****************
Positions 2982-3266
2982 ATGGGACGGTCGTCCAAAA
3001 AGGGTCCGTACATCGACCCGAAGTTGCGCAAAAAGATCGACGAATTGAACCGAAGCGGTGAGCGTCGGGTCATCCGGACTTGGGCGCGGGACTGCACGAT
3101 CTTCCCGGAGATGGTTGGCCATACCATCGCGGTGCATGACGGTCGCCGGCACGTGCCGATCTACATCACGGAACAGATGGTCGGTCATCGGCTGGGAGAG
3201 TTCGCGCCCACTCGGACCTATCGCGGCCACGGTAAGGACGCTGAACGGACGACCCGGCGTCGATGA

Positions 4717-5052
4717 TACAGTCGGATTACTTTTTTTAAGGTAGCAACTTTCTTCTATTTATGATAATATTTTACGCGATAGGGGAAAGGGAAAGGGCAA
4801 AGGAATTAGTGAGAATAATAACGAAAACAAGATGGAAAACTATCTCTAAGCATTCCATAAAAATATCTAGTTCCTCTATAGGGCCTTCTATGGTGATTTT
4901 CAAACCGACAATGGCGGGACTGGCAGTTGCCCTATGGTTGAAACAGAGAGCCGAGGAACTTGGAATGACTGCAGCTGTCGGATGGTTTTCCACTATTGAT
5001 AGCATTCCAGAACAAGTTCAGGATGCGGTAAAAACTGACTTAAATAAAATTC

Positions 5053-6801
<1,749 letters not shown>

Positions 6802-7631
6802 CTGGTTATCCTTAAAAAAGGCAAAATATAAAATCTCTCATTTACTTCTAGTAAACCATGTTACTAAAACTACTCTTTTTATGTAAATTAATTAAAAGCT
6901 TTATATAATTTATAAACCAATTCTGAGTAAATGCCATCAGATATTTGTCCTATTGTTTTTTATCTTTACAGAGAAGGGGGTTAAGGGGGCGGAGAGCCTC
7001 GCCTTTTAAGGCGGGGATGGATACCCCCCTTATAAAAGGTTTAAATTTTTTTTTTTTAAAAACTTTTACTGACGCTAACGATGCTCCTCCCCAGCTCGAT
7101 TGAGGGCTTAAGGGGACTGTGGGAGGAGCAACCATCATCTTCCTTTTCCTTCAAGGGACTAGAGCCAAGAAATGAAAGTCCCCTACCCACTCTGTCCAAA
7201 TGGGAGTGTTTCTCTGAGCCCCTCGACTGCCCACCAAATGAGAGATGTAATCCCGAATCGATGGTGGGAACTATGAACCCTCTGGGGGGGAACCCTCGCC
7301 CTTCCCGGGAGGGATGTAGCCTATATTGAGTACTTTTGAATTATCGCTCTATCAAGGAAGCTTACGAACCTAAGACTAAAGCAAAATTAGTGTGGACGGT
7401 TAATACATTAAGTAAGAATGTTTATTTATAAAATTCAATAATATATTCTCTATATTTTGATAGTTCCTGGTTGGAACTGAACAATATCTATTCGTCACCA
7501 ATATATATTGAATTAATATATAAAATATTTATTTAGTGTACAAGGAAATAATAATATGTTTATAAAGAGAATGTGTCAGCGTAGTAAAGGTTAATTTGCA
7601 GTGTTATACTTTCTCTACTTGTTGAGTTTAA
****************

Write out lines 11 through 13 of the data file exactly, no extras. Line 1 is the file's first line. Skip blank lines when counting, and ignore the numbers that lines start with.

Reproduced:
Positions 5053-6801
<1,749 letters not shown>

Positions 6802-7631